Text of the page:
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    April 6th, 2015adminCoffee News
    U S Mahendar (fifth from left) with his team members | JITHENDRA M

    U S Mahendar (fifth from left) with his team members | JITHENDRA M

    The engaging logo of the pot-bellied coffee maker juggling his classic steel tumblers is all set to invade tea drinking bastions in north of the Vindhyas under the brand Hatti Kaapi. Rooted in Bengaluru, the affordable and well-researched over-the-counter format is the brainchild of U S Mahendar, a small town coffee powder maker, hailing from Hassan district. Catering to office goers, tourists, shoppers and passersby, the distinctive little outlets dish up seemingly endless South Indian style cups of filter coffee. They almost serve 70,000 cups of coffee on a daily basis along with a small range of teas, milkshakes and snacks.

    The Hatti Kaapi growth chart is impressive. It began as one tiny outlet in 2009 operating out of Bengaluru’s bustling Gandhi Bazar area and located under a stuffy staircase. Now 40 units are spread across street corners, tech-parks and more recently airports in Bengaluru and Hyderabad. At Rs 12, one can get a cup of hot filter coffee and khara bhath, while a cup of hot coffee costs Rs 5.

    Mahendar himself sounds a tad bemused by their success and the several awards and recognitions they have won. “It was at 5.30 am on November 27, 2009, that we served our first cup of traditional filter coffee from our 40 sq ft counter in Gandhi Bazaar. We sold 3,000 cups at Rs 5 each the next day and haven’t looked back since,” he says, adding, “I came to Bengaluru with my mother, friend M L Gowda who is now a partner in Hatti Kaapi and with just Rs 2,000 in hand. My mission was to market our coffee powder to some of the big Udupi restaurant chains specialising in South Indian filter coffee. One particular brand insisted that we come in at 4 am each day , brew the coffee, serve it to customers and collect feedback on the quality.”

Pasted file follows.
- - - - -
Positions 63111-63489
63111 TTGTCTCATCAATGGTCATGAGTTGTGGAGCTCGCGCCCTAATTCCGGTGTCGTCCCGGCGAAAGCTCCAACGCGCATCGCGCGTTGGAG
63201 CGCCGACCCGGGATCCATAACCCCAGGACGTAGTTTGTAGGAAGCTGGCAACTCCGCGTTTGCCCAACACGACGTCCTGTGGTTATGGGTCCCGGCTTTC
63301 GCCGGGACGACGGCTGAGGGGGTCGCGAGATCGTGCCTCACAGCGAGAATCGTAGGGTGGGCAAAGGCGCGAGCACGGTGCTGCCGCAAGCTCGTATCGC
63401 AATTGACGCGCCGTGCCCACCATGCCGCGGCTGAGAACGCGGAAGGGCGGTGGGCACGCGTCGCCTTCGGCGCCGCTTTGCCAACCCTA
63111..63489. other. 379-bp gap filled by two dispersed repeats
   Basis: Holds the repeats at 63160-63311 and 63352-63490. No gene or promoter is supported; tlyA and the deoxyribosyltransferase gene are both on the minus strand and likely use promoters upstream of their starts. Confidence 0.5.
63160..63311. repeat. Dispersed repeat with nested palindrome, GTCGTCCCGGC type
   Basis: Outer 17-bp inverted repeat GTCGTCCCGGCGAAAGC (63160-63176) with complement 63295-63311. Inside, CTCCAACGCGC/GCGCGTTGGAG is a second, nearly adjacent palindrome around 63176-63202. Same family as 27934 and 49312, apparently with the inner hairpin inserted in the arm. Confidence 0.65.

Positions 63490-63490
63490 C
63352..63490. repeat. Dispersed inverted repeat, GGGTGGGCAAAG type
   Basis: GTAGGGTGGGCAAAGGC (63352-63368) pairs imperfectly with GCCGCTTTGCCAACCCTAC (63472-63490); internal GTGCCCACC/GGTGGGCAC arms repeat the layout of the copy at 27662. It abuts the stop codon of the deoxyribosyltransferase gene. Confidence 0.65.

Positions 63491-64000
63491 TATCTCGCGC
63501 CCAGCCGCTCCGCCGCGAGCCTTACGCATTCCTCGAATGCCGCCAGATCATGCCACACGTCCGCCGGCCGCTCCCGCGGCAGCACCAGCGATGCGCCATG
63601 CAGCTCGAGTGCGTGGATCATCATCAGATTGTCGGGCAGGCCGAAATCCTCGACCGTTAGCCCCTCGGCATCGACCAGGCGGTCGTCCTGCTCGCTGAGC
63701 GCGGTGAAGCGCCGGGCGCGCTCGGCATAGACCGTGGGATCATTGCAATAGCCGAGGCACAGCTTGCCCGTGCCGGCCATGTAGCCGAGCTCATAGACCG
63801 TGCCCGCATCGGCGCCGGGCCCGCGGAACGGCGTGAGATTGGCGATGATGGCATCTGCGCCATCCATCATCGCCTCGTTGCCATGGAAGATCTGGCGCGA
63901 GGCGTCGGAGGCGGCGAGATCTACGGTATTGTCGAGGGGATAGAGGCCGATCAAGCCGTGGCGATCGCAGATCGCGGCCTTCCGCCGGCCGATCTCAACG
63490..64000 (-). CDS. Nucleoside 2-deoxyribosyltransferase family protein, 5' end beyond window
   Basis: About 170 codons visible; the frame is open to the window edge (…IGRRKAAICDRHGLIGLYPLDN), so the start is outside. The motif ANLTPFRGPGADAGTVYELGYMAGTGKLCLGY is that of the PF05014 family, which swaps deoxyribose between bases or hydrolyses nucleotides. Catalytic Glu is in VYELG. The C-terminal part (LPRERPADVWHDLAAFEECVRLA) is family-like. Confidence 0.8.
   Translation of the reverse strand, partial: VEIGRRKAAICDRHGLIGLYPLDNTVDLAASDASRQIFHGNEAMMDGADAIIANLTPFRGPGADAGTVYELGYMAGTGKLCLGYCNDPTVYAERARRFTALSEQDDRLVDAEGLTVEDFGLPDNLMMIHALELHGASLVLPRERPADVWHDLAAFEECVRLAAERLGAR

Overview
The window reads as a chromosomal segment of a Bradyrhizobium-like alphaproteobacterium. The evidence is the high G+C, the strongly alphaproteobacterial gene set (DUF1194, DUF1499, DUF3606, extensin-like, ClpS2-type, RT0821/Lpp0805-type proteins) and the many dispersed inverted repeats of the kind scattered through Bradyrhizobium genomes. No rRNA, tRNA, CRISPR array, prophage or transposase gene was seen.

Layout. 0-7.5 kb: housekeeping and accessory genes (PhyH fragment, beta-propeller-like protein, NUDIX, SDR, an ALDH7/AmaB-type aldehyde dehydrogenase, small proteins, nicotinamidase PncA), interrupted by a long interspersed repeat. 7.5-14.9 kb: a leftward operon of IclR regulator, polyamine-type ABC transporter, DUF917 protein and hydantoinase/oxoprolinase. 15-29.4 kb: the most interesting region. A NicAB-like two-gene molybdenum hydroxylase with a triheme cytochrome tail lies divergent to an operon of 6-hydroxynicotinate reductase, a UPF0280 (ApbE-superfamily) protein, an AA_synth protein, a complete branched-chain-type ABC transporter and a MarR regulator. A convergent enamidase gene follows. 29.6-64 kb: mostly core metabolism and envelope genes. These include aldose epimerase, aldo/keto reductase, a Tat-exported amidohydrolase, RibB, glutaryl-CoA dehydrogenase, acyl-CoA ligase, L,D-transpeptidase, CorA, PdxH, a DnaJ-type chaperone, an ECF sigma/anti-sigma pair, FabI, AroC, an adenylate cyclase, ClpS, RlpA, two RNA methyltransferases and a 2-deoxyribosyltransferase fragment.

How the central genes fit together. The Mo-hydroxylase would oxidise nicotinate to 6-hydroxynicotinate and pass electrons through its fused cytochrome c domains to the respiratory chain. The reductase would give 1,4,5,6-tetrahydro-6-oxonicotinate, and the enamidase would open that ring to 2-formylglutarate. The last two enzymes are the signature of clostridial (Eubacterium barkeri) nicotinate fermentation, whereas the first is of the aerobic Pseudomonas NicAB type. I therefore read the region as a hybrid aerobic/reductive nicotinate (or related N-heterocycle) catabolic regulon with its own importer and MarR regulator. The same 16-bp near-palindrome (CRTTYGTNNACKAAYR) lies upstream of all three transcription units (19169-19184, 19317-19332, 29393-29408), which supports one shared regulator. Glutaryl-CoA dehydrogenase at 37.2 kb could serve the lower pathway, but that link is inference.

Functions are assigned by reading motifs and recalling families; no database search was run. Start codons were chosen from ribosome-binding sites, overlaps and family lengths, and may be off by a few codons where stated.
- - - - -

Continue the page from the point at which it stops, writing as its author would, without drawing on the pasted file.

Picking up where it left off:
After three exhausting months of doing this, they were told that they were not good. In retrospect, that rejection turned out to be in their favour. Mahendar took it as a challenge and decided to start his own brand.

    He attributes his success to his core team which includes a mix of Starbucks baristas, industry veterans like S Lakshmana Swamy from Hindustan Unilever, his head of operations Balaji A R and several others who have been around since its inception. “We are now taking on tea drinking areas up north—Delhi, Mumbai and Kolkata. My dream is to have a Hatti Kaapi presence in major international cities like New York and Paris,” says he. This does not seem impossible as word has it that they are developing ties with international super market chains like Carrefour although they currently have no plans to raise money externally or to dilute their stake.